A World Fit For Kids! (WFIT) is a Los Angeles afterschool program which pairs quality physical activity with teaching healthy behaviors in order to reduce obesity, increase high school graduation rates, and prepare youth for the workforce. As a nonprofit organization they utilize their award winning mentoring model in disadvantaged communities in order to “give young people the training, tools and support they need to achieve their goals and lead fit and fulfilling lives.”1
Through WFIT's programs children and youth in high-crime and high-poverty neighborhoods discover they do have choices and how to make positive decisions for their health, education, and future. Students are staying in school, scoring higher on standardized tests, graduating, entering either college or the work force, and staying physically active and healthy.
The 1992 Los Angeles Riots motivated Camille Harris, a publisher, to form the Fitness Alliance of Los Angeles in 1993.2 Their goal was to assist the inner-city youth to realize they have power over themselves and begin to have hope in their future. In the beginning, The Alliance provided professional fitness instructors during the school day where the physical education classes had been eliminated. These fitness sessions focused on wellness and self-esteem as well as physical education.
Normandie Nigh became Executive Director in 1994 and transformed The Alliance into LA Fit for Kids, an afterschool program. She designed the award winning Mentors in MotionSM (MiM) Program where the high school students worked with positive adult role models to discover their strengths and then in turn coached younger students. The student mentors learned to “push beyond self-imposed limitations, refine existing skills and develop new ones” and thus become “active advocates, empowered leaders and healthy behaviors ambassadors” for their families, schools, and communities.3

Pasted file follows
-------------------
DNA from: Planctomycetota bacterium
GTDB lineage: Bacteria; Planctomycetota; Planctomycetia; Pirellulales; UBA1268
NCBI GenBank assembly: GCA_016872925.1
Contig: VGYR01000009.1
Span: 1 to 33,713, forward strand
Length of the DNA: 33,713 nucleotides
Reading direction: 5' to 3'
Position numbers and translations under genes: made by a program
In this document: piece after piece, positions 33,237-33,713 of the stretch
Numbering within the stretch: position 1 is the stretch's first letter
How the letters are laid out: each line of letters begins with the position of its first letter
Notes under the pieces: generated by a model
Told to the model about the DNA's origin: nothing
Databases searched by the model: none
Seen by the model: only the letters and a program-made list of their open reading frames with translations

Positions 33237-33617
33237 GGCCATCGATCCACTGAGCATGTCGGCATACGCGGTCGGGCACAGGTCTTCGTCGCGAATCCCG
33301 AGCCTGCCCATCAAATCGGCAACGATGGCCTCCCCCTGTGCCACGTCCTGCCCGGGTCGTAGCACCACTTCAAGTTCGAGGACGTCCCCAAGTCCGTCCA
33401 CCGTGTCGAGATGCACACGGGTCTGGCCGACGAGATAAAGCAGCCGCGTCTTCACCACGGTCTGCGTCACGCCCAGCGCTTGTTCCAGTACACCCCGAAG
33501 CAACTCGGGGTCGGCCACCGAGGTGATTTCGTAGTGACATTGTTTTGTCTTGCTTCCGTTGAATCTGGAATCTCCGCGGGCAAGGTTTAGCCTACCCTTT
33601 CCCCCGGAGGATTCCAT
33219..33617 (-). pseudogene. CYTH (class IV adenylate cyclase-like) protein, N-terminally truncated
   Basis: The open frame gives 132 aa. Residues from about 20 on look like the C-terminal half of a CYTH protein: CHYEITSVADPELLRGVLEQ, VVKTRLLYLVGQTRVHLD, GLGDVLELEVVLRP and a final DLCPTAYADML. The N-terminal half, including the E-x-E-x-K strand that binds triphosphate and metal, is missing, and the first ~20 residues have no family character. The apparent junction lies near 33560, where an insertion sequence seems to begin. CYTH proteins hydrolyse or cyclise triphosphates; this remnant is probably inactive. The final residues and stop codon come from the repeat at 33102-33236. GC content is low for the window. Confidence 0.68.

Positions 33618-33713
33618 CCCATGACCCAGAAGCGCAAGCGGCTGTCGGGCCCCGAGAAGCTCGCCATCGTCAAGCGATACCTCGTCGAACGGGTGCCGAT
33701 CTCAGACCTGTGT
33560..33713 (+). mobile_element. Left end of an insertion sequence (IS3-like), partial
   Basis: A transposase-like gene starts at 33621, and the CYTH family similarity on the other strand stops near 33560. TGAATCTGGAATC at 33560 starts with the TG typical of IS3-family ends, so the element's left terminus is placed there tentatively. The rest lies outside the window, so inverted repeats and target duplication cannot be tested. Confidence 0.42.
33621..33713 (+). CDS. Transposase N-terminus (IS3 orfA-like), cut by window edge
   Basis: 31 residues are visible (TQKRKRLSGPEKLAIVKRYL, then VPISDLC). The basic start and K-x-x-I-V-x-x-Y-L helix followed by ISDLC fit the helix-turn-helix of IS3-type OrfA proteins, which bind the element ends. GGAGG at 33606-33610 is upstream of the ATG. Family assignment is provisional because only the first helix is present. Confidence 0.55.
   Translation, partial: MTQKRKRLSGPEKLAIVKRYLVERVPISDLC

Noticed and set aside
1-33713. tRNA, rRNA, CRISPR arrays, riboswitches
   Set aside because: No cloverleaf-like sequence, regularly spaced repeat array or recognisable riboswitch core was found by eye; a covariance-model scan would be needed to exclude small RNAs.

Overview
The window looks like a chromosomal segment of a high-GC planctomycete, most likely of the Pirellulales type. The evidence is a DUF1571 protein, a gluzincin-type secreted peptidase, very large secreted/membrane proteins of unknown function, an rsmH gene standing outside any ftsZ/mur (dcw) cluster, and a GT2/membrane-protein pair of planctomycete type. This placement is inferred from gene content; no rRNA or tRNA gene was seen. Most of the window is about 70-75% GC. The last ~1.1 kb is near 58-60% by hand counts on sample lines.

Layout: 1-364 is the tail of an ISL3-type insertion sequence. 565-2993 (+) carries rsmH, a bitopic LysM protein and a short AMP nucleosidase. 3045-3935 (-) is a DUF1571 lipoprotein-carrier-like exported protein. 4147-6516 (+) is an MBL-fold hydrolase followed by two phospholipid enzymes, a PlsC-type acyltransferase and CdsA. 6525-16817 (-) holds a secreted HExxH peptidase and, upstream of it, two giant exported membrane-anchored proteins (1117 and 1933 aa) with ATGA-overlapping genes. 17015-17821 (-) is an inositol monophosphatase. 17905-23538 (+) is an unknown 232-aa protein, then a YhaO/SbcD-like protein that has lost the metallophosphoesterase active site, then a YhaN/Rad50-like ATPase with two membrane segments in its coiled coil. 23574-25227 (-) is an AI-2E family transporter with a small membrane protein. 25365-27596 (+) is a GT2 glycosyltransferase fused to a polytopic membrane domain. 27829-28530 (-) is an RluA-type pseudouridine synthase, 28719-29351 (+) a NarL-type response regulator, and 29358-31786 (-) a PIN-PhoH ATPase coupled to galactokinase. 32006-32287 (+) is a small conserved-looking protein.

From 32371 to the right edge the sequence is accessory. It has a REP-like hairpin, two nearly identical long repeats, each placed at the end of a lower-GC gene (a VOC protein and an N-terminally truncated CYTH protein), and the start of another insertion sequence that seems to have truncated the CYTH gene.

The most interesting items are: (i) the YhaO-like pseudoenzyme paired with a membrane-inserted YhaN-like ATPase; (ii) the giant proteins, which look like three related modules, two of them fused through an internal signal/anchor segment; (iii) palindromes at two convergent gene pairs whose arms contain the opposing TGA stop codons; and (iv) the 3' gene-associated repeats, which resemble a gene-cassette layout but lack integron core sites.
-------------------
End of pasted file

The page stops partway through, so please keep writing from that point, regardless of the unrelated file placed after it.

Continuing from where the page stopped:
Three years later in 1997, they became known as A World Fit For Kids! and actor Kevin Sorbo became their celebrity spokesperson and an actively involved supporter. As chair of WFIT Board of Directors, Kevin was recognized nationally for his advocacy of afterschool programs, which led to U.S. General Colin Powell's America's Promise Alliance honoring Kevin in 1999 for raising the public's awareness of the issues facing the youth.4 Over the next decade, along with his continued support of the Los Angeles WFIT, Kevin became a national spokesperson for both the America's Promise Alliance and The Afterschool Alliance.
Another important partnership was formed in 1999 with the connection of WFIT to the Los Angeles Unified School District through their before and after school program Beyond the Bell.5 WFIT's K-12 program includes age appropriate support for elementary school students, middle school students, and high schools students. After 13 years, they are daily involved at 11 Los Angeles low income schools, two of which have been certified as Healthy Behaviors Learning Centers to Fight Childhood Obesity and Hunger.6